10. The slow pace of naturalisation was explained both by the difficulties that some persons continue to experience in passing the examinations required for the acquisition of Estonian citizenship and by the relatively limited motivation of some of the non-citizens to seek naturalisation.

11. Further measures are needed to ensure that all newborn children of non-citizen parents acquire a nationality after birth, the possibility of which is guaranteed by the law on the basis of an application by the parents.5 I was, however, informed that many parents do not apply for Estonian citizenship for their children or, apparently, for any other citizenship, and leave it up to the child to decide whether to apply for citizenship through naturalisation when she or he turns 15. I would like to recall that the right to acquire a nationality entails a positive obligation for the State to ensure an effective exercise of this right. Consequently, a state should not accept a situation where newborn children are rendered stateless on the basis of a mere option available for the parents to apply for another citizenship.

12. In order to ensure the effective enjoyment of the right of the child to acquire a nationality from birth6, I proposed during the visit, that the interpretation of the Law on Citizenship be modified so that the registration of a new-born child of non-citizens would be automatically considered as an application for Estonian citizenship, unless the parents of the child declare in writing that they have applied for citizenship of another state, under which laws the child is entitled to acquire citizenship of that country. Such a solution would ensure that every child acquires a citizenship at birth, instead of subjecting the child to statelessness at least until she or he turns 15 and becomes eligible for a naturalisation process on his or her own right. This interpretation would ensure that a child acquires one citizenship or another from birth, without the effect of imposing Estonian citizenship on those who apply for another citizenship.7 Several official interlocutors during my visit expressed openness to examine this proposal.

13. An alternative might be to modify the birth registration forms so as to permit the expression of the desire of the parents to request or decline Estonian citizenship for their newborn child. The expression of the corresponding desire would thus constitute an application for naturalisation. If the parents decline Estonian citizenship for their child, they should provide proof of having applied for citizenship of another state, under which laws the child is entitled to acquire citizenship at birth.

14. Many of my interlocutors noted that the level of language proficiency required for acquiring Estonian citizenship continues to be too high for some persons, particularly for the elderly, and for many those who live in regions prominently inhabited by Russian-speakers. It was estimated that 20 percent of candidates do not pass the language exam. I find it imperative to strengthen the efforts to ensure that the language requirements do not constitute an insurmountable obstacle for obtaining citizenship. While welcoming the fact the elderly (those born before 1 January 1930) are exempt from the written test, I would like to suggest that successful participation in a language course would be regarded as sufficient proof of their knowledge of the language without having to pass the exam. In this context, I would like to recall the recommendation made by the OSCE High Commissioner for Minorities already in 1996, in which he called for the abolishment of the oral test for the elderly.8 I was also informed that, although the legislation grants significant exemptions for persons with certain disabilities from compliance with the requirements set forth for the naturalisation, the pace of naturalisation is strikingly low among persons with disabilities.9 Further efforts appear therefore important to promote the access to the naturalisation process for these persons.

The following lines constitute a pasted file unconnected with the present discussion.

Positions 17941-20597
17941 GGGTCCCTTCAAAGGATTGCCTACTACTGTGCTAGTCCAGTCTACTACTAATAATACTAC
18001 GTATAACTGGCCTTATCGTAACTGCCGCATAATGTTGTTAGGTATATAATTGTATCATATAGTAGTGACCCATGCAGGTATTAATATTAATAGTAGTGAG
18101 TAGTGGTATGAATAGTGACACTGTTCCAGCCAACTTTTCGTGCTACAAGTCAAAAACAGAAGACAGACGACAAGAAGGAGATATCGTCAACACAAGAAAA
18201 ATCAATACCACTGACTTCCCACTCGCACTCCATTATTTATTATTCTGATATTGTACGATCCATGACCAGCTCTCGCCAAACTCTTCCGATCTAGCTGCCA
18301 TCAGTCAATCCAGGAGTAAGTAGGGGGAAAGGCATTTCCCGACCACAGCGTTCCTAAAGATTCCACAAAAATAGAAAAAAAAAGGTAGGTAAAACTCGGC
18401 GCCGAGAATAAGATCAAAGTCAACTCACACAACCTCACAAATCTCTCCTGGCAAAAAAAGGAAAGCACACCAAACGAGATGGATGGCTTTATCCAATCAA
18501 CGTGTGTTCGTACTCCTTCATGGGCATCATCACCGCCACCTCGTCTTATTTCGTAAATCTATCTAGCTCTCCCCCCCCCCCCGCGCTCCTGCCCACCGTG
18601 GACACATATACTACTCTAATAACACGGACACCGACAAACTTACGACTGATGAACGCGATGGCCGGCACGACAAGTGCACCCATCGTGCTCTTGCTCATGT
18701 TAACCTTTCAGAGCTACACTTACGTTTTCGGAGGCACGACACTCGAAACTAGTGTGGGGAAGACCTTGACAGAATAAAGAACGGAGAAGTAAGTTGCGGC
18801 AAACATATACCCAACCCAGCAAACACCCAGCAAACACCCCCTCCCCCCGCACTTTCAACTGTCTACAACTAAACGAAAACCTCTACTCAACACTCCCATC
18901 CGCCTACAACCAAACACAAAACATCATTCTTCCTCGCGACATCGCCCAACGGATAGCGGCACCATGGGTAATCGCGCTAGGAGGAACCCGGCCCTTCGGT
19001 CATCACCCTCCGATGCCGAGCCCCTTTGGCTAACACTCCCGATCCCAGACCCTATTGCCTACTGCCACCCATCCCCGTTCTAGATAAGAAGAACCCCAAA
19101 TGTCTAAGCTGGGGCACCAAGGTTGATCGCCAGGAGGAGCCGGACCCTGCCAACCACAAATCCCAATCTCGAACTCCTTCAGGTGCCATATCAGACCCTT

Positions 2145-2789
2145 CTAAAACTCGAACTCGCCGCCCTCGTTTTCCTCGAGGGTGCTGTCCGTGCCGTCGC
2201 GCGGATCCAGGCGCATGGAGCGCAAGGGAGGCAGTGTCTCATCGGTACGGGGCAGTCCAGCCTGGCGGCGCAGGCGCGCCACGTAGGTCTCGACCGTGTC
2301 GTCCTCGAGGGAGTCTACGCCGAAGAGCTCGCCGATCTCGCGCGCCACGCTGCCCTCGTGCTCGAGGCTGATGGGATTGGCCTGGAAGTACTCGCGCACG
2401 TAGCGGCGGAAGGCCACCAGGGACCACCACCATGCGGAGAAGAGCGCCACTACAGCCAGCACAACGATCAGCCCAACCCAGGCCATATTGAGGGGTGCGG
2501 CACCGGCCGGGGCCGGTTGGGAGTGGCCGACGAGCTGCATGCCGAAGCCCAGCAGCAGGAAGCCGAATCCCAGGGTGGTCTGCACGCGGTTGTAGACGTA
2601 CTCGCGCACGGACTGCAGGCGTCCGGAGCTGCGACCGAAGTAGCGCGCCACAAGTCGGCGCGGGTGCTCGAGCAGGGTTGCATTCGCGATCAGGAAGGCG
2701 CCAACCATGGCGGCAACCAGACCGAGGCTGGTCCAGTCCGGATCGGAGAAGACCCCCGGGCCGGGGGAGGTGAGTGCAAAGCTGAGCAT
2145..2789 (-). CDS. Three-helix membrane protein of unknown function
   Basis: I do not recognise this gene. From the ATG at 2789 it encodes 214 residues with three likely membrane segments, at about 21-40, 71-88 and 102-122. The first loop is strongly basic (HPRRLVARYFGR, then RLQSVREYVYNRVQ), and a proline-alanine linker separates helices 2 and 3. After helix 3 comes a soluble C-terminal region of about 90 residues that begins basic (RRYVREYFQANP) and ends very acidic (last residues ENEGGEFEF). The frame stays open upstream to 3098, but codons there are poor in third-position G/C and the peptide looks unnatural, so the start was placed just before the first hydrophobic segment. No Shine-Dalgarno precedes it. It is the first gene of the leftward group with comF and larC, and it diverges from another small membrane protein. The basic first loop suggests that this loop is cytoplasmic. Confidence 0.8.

15. I was able to observe, that substantive efforts have been undertaken to facilitate the learning of the Estonian language for the purposes of improving access to citizenship. Further efforts are however needed to ensure that all individuals have effective access to such education. Since the costs of language exams have created impediments to some persons, I was pleased to learn that as of 1 January 2004, the total costs of the language exams will be reimbursed within three months to all those who passed the exam10. I would, however, like to suggest that the

exams be made free of charge irrespective of whether the person succeeds in the exam or not. A fear of failure in the exam, and the corresponding costs, may provide an unwelcome disincentive for taking the exam. Financial constraints should not create an obstacle for the effective realisation of such a fundamental right as the right to nationality.

Issues relating to the use of the Estonian language in the education system and the labour market

16. Improving the knowledge of the Estonian language is one of the corner stones of the Estonian integration programme. It became evident to me that there is a strong willingness among the minorities to learn the Estonian language, even in the regions predominantly inhabited by Russian-speakers. An important element in the process of enhancing the knowledge of the language is the provision of education in Estonian at schools.